Oil droplet movement during ooplasmic segregation in the Oryzias latipes (medaka) fish egg

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Abstract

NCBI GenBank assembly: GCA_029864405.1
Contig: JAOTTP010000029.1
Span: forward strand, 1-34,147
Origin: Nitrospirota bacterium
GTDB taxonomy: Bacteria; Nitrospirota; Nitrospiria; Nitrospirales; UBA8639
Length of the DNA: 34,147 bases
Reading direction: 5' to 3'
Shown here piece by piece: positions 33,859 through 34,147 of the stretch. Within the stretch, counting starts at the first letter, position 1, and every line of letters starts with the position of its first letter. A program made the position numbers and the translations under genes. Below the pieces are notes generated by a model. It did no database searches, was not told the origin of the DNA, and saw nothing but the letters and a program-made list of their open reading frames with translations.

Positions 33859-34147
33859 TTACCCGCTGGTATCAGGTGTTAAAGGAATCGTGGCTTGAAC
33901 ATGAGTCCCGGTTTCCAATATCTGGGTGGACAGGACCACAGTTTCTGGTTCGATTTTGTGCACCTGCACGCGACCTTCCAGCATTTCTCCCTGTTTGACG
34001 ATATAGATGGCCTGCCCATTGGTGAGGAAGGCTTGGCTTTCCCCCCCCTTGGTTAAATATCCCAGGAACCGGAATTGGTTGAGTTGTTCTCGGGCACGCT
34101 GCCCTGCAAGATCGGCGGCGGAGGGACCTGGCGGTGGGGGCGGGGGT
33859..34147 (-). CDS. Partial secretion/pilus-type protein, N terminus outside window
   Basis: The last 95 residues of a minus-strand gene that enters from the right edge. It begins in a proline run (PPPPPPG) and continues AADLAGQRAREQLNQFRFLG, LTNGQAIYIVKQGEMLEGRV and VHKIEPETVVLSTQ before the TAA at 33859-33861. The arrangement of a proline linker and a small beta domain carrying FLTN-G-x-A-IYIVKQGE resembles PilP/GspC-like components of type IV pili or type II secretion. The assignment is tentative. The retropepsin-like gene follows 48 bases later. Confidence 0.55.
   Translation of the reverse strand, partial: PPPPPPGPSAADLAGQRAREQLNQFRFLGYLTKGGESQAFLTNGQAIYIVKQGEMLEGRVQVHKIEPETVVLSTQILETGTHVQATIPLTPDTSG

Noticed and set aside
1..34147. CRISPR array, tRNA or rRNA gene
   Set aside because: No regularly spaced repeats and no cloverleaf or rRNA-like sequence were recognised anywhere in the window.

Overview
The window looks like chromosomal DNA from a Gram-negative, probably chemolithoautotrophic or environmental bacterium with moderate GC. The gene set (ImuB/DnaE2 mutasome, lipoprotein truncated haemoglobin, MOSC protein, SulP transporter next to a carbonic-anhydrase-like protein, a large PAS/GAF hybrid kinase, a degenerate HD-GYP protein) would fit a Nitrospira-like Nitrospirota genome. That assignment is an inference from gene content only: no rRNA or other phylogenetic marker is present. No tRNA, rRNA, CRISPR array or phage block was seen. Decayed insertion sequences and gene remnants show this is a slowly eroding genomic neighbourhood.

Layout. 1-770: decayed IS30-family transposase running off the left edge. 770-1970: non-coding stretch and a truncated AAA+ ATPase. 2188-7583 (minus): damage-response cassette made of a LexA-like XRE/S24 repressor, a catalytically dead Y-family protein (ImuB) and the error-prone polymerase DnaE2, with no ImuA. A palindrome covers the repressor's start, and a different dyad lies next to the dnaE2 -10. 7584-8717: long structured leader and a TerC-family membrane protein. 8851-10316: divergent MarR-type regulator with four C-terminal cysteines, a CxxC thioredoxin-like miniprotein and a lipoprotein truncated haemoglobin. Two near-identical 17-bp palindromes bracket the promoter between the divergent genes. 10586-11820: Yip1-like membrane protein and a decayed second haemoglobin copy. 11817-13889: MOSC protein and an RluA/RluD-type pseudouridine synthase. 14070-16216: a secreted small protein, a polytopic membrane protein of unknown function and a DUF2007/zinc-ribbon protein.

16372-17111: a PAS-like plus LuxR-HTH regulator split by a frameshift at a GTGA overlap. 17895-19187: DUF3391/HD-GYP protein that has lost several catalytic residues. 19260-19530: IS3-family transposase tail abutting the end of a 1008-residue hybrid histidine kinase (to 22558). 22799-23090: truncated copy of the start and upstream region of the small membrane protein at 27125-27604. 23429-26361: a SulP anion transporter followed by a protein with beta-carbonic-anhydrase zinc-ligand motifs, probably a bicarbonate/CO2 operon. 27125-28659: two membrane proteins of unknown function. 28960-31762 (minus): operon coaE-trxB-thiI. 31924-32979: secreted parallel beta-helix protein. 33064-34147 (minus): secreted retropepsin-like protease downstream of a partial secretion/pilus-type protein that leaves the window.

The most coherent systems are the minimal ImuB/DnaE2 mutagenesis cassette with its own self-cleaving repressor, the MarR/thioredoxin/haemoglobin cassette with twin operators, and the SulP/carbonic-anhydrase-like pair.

During ooplasmic segregation in the medaka egg, one easily identifiable class of ooplasmic inclusions (oil droplets) segregate to the vegetal pole. In this study, we used time-lapse video microscopy to monitor closely the movements of these droplets in eggs oriented with either their animal pole or their vegetal pole uppermost with respect to gravity. After fertilization, the droplets moved first toward the animal pole and then toward the vegetal pole. In eggs oriented with their vegetal pole uppermost, oil droplets stopped moving toward the animal pole significantly sooner than droplets in eggs oriented with their animal pole uppermost. Moreover, the position of an oil droplet on a meridian connecting the animal pole and vegetal pole of the egg was a factor in determining when that droplet ceased moving toward the animal pole, with droplets nearer the animal pole stopping before droplets farther away from this pole. These results, together with others from our laboratory, suggest that at least three forces act upon oil droplets during ooplasmic segregation in the medaka egg: i) a buoyant force that causes droplets to float toward the top of the egg, ii) a force that restrains oil droplets from floating toward the top of the egg, and iii) a force that actively moves droplets toward the vegetal pole.

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